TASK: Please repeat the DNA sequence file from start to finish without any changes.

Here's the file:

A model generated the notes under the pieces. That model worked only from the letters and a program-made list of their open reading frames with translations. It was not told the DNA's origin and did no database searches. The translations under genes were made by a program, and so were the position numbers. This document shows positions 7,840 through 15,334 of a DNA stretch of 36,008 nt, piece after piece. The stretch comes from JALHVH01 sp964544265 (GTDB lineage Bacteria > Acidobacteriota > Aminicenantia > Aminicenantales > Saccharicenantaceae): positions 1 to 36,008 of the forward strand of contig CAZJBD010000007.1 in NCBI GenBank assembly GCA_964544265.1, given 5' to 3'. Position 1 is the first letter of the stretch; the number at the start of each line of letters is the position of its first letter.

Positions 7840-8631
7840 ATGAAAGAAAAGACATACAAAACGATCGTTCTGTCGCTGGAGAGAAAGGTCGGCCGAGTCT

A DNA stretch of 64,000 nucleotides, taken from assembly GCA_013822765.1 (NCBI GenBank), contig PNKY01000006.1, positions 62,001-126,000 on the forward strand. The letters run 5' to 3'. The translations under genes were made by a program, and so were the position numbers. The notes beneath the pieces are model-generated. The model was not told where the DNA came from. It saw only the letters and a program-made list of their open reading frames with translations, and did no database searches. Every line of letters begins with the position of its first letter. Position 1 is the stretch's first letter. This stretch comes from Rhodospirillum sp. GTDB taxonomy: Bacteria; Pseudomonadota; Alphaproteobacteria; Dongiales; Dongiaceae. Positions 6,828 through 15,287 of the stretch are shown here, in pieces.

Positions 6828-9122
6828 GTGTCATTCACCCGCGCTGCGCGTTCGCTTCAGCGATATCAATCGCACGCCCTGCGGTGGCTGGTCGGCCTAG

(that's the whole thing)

A model generated the notes under the pieces. That model worked only from the letters and a program-made list of their open reading frames with translations. It was not told the DNA's origin and did no database searches. The translations under genes were made by a program, and so were the position numbers. This document shows positions 7,840 through 15,334 of a DNA stretch of 36,008 nt, piece after piece. The stretch comes from JALHVH01 sp964544265 (GTDB lineage Bacteria > Acidobacteriota > Aminicenantia > Aminicenantales > Saccharicenantaceae): positions 1 to 36,008 of the forward strand of contig CAZJBD010000007.1 in NCBI GenBank assembly GCA_964544265.1, given 5' to 3'. Position 1 is the first letter of the stretch; the number at the start of each line of letters is the position of its first letter.

Positions 7840-8631
7840 ATGAAAGAAAAGACATACAAAACGATCGTTCTGTCGCTGGAGAGAAAGGTCGGCCGAGTCT

A DNA stretch of 64,000 nucleotides, taken from assembly GCA_013822765.1 (NCBI GenBank), contig PNKY01000006.1, positions 62,001-126,000 on the forward strand. The letters run 5' to 3'. The translations under genes were made by a program, and so were the position numbers. The notes beneath the pieces are model-generated. The model was not told where the DNA came from. It saw only the letters and a program-made list of their open reading frames with translations, and did no database searches. Every line of letters begins with the position of its first letter. Position 1 is the stretch's first letter. This stretch comes from Rhodospirillum sp. GTDB taxonomy: Bacteria; Pseudomonadota; Alphaproteobacteria; Dongiales; Dongiaceae. Positions 6,828 through 15,287 of the stretch are shown here, in pieces.

Positions 6828-9122
6828 GTGTCATTCACCCGCGCTGCGCGTTCGCTTCAGCGATATCAATCGCACGCCCTGCGGTGGCTGGTCGGCCTAG